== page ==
This project is one of six projects within the six year programme: The Challenges of Polarization on the Swedish Labour Market at the Department of Sociology and Work Science funded by the Swedish Research Council for Health, Working Life and Welfare, Forte. This project addresses the integration of migrants and minorities into the Swedish labour market by assessing the extent, implications and experiences of ethnic polarisation across different dimensions; that is, between majority and minority populations (first and second generations); and the diversity within the migrant workforce and its distribution across the occupational structure.
Classical migration theory holds that migrants are recruited to perform jobs in the lower sections of the labour market that native workers avoid (Piore 1979; Massey et al. 1998). This also applies to Sweden, where many migrants are employed in low-wage and insecure employment (Johansson & Vingård, 2012). Comparisons of Western Europe countries have show that labour markets are polarised because ethnic minorities do not compete on equal terms with majority populations, and experience a substantial ‘ethnic penalty’ in the second generation (Heath & Cheung 2007; Johnson 2010). Given such patterns, important question arise concerning the prospects of migrants (both first and second generations) to transition into better-paid segments of the labour market and what strategies migrants develop to reduce the impact of discrimination (Modood 2015; Elgenius 2017).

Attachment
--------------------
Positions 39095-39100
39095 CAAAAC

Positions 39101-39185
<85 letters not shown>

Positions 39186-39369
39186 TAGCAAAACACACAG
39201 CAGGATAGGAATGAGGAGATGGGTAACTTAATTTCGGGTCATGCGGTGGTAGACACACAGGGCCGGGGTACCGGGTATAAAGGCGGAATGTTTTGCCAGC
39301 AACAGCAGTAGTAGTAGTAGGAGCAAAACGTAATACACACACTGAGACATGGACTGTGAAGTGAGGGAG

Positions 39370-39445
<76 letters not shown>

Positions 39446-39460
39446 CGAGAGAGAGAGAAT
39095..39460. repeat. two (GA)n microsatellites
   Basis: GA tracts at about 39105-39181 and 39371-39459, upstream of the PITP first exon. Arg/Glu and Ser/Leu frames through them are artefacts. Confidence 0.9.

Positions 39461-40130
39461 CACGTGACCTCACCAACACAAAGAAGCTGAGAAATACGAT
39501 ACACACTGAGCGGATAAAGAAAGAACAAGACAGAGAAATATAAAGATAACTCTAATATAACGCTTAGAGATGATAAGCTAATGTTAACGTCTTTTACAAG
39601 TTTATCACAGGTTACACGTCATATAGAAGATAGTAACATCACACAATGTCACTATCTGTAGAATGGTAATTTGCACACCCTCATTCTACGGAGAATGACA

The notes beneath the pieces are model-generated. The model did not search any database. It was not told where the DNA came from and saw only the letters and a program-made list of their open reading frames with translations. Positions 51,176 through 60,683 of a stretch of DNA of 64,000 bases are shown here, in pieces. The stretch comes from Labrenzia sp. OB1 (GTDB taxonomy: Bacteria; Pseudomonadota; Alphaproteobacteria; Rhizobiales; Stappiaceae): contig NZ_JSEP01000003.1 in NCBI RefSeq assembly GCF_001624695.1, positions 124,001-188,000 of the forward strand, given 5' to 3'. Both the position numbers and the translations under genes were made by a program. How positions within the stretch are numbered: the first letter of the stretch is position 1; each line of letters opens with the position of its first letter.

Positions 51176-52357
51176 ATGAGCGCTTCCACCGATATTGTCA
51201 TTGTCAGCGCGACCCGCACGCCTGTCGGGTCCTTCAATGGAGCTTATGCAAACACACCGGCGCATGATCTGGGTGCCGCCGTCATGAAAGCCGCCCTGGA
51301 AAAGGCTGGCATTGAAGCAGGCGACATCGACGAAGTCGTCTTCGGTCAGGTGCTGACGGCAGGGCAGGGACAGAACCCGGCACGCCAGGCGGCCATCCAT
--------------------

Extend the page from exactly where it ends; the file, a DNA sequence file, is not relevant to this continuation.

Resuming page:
Sweden is considered one of the most gendered labour markets in the world (Charles & Grusky 2004) and intersections of ethnicity and gender need be considered as a ‘double disadvantage’ (Bradley & Healy 2008). However, the tendency towards polarisation within the migrant workforce is another focus for this project as diversity-within is visible with an increasing share of highly skilled migrants in Sweden; for example, computing professionals from India. Thus, the fact that migrant groups are unevenly distributed across the occupational structure requires further attention. For instance, the largest share of migrants within the construction sector is from Eastern Europe, whereas Indian nationals are concentrated in the IT sector (Migrationsverket). This project will critically appraise migrants’ occupational status, prospects and experiences in the Swedish labour market by focusing on diversity within the migrant workforce and the experiences of ethnic penalties in first and second generations (see, e.g., Elgenius 2011, 2017; Frank 2012, 2014; Omanović 2009, 2013, Knights and Omanović 2016).